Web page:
Last month, at the yearly conference of the American Copy Editors Society, the editors of the AP Stylebook announced that over in the sense of more than was now acceptable. For decades, newspaper copy editors had been changing constructions like over three hundred people to more than three hundred people; now, with a word from AP’s top editors, that rule was being abandoned.
According to Merriam-Webster editor Peter Sokolowski, who was in attendance, the announcement was met with gasps. Editors quickly took to Twitter and to blogs to express their approval or dismay. Some saw it as part of the dumbing-down of the language or as a tacit admission that newspapers no longer have the resources to maintain their standards. Others saw it as the banishment of a baseless superstition that has wasted copy editors’ time without improving the text.
The argument had been that over must refer to spatial relationships and that numerical relationships must use more than. But nobody objects to other figurative uses of over, such as over the weekend or get over it or in over your head or what’s come over you? The rule forbidding the use of over to mean more than was first codified in the 1800s, but over can be found in this sense going back a thousand years or more, in some of the earliest documents written in English.
Not only that, but parallel uses can be found in other Germanic languages, including German, Dutch, and Swedish. (Despite all its borrowings from French, Latin, and elsewhere, English is considered a Germanic language.) There’s nothing wrong with the German Kinder über 14 Jahre (children over 14 years) (to borrow an example from the Collins German-English Dictionary) or the Swedish Över femhundra kom (over five hundred came). This means that this use of over actually predates English and must have been inherited from the common ancestor of all the Germanic languages, Proto-Germanic, some two thousand years ago.
Mignon Fogarty, aka Grammar Girl, wrote that “no rationale exists for the ‘over can’t mean more than’ rule.” And in a post on the Merriam-Webster Unabridged blog, Sokolowski gave his own debunking, concluding that “we just don’t need artificial rules that do not promote the goal of clarity.” But none of this was good enough for some people. AP’s announcement caused a rift in the editing staff at Mashable, who debated the rule on the lifestyle blog.
Alex Hazlett argued that the rule “was an arbitrary style decision that had nothing to do with grammar, defensible only by that rationale of last resort: tradition.” Megan Hess, though, took an emotional and hyperbolic tack, claiming that following rules like this prevents the world from slipping into “a Lord of the Flies-esque dystopia.” From there her argument quickly becomes circular: “The distinction is one that distinguishes clean, precise language and attention to detail — and serves as a hallmark of a proper journalism training.” In other words, editors should follow the rule because they’ve been trained to follow the rule, and the rule is simply a mark of clean copy. And how do you know the copy is clean? Because it follows rules like this. As Sokolowski says, this is nothing more than a shibboleth—the distinction serves no purpose other than to distinguish those in the know from everyone else.
It’s also a perfect example of a mumpsimus. The story goes that an illiterate priest in the Middle Ages had learned to recite the Latin Eucharist wrong: instead of sumpsimus (Latin for “we have taken”), he said mumpsimus, which is not a Latin word at all. When someone finally told him that he’d been saying it wrong and that it should be sumpsimus, he responded that he would not trade his old mumpsimus for this person’s new sumpsimus. He didn’t just refuse to change—he refused to recognize that he was wrong and had always been wrong.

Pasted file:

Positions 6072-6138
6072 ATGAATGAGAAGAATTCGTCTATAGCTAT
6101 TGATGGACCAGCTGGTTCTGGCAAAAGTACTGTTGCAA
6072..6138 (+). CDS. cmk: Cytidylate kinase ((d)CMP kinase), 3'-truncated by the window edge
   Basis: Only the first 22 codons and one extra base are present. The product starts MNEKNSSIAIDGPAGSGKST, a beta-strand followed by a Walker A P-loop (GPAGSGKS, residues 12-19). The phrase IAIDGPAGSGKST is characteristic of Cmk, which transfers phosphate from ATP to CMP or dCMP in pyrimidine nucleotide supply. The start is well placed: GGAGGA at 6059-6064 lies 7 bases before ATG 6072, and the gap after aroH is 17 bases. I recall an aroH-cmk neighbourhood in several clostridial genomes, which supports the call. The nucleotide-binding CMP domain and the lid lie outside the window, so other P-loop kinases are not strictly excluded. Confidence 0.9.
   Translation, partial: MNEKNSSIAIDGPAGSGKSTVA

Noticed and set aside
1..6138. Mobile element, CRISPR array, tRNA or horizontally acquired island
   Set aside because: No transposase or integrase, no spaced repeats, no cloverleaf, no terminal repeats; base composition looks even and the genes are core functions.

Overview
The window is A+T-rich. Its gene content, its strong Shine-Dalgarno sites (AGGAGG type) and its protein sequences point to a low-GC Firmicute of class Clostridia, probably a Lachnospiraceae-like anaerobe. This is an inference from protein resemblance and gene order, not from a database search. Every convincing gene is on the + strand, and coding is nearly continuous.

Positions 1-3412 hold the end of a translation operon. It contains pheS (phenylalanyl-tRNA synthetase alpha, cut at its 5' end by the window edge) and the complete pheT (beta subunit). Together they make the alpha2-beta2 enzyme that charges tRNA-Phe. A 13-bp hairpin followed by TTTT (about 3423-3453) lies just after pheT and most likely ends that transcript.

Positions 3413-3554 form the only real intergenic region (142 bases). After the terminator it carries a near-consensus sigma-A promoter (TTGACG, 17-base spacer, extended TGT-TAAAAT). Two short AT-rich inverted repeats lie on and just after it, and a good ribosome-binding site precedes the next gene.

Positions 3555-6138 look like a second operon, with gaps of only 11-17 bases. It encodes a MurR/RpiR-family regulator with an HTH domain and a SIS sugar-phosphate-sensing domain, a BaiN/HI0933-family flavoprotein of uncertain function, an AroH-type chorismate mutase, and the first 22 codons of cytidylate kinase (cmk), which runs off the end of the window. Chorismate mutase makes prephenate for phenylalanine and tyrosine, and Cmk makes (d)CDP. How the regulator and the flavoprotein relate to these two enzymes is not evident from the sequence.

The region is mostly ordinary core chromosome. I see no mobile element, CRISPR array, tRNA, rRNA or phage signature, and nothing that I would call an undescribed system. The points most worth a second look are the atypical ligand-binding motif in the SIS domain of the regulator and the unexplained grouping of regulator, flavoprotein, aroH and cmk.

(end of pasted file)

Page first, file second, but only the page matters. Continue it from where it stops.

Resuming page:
But so what if everyone’s been using over this way for longer than the English language has existed? Just because everyone does it doesn’t mean it’s right, right? Well, technically, yes, but let’s flip the question around: what makes it wrong to use over to mean more than? The fact that the over-haters have had such an emotional reaction is telling. It’s surprisingly easy to talk yourself into hating a particular word or phrase and to start judging everyone who allegedly misuses it. And once you’ve developed a visceral reaction to a perceived misuse, it’s hard to be persuaded that your feelings aren’t justified.
We editors take a lot of pride in our attention to language—which usually means our attention to the usage and grammar rules that we’ve been taught—so it can seem like a personal affront to be told that we were wrong and have always been wrong. Not only that, but it can shake our faith in other rules. If we were wrong about this, what else might we have been wrong about? But perhaps rather than priding ourselves on following the rules, we should pride ourselves on mastering them, which means learning how to tell the good rules from the bad.
Learning that you were wrong simply means that now you’re right, and that can only be a good thing.
Update: Parallel uses can also be found in cognates of over in other Indo-European languages. For instance, the Latin super could mean both “above” and “more than”, and so could the Ancient Greek ὑπέρ, or hyper. It’s possible that the development of sense from “above” to “more than” happened independently in Latin, Ancient Greek, and Proto-Germanic, but at the very least we can say that this sort of metaphorical extension of sense is very common and very old. There are no logical grounds for objecting to it.
I also created this helpful (and slightly snarky) timeline of the usage of over and its etymons in English and its ancestor languages.